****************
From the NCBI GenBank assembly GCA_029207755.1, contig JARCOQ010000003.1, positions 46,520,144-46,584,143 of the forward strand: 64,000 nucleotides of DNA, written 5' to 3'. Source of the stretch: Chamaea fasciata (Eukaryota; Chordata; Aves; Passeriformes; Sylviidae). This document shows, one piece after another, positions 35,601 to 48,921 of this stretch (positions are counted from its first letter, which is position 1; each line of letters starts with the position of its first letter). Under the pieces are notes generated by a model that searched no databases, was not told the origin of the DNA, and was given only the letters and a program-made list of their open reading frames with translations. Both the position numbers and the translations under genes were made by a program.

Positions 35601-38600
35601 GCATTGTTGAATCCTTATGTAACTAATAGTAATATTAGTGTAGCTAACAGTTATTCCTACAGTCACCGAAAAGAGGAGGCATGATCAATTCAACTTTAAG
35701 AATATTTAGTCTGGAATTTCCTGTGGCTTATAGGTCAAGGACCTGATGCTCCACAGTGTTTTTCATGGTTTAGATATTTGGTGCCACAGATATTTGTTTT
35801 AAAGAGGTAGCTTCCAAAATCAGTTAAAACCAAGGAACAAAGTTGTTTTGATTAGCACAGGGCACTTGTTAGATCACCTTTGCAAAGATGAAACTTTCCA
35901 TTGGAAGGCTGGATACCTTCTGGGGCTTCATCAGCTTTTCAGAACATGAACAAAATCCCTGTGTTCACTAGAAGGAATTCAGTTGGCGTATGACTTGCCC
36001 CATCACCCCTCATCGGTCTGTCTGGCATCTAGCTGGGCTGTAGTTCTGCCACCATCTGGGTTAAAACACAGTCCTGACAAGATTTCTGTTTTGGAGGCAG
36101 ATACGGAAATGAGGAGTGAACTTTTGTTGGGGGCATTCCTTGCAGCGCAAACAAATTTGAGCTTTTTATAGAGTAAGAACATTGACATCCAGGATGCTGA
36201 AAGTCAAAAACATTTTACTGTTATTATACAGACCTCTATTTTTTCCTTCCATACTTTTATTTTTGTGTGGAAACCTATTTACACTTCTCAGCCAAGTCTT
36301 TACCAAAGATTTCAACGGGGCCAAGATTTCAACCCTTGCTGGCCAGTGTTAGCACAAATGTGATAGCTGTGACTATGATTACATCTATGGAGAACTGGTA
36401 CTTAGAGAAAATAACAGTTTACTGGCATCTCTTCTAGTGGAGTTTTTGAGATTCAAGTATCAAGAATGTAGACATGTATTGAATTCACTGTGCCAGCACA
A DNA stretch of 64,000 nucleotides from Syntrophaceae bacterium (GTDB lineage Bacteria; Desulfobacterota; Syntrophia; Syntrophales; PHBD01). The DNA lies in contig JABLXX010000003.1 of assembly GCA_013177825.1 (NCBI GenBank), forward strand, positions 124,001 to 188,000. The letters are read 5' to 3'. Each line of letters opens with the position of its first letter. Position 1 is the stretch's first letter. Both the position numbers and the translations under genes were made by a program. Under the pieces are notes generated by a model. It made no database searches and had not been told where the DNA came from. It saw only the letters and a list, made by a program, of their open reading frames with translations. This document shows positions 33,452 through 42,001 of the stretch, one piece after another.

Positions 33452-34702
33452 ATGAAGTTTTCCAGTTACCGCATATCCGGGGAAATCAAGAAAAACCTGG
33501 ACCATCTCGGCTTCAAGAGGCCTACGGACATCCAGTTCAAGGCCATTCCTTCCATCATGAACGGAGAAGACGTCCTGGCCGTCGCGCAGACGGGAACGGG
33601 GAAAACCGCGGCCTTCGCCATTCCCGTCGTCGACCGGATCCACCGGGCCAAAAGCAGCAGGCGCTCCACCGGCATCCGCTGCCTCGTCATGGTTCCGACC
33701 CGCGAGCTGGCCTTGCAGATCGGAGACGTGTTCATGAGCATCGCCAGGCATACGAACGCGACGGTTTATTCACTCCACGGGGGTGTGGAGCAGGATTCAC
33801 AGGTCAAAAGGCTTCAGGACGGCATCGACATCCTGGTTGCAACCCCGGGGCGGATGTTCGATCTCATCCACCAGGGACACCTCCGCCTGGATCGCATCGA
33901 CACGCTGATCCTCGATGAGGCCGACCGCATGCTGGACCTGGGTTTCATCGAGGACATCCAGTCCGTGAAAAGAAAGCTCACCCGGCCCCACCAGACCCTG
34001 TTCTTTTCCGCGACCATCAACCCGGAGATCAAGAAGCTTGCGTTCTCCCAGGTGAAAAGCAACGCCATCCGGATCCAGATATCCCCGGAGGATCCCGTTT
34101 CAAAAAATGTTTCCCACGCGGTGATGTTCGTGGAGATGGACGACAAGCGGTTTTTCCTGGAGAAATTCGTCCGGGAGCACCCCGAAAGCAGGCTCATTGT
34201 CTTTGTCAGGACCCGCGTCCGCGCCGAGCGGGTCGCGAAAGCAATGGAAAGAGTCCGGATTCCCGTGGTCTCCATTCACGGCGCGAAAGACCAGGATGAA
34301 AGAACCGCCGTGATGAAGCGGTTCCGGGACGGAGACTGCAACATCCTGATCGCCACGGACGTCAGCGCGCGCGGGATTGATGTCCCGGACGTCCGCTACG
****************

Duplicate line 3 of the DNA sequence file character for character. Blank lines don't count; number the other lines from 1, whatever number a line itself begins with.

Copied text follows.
35601 GCATTGTTGAATCCTTATGTAACTAATAGTAATATTAGTGTAGCTAACAGTTATTCCTACAGTCACCGAAAAGAGGAGGCATGATCAATTCAACTTTAAG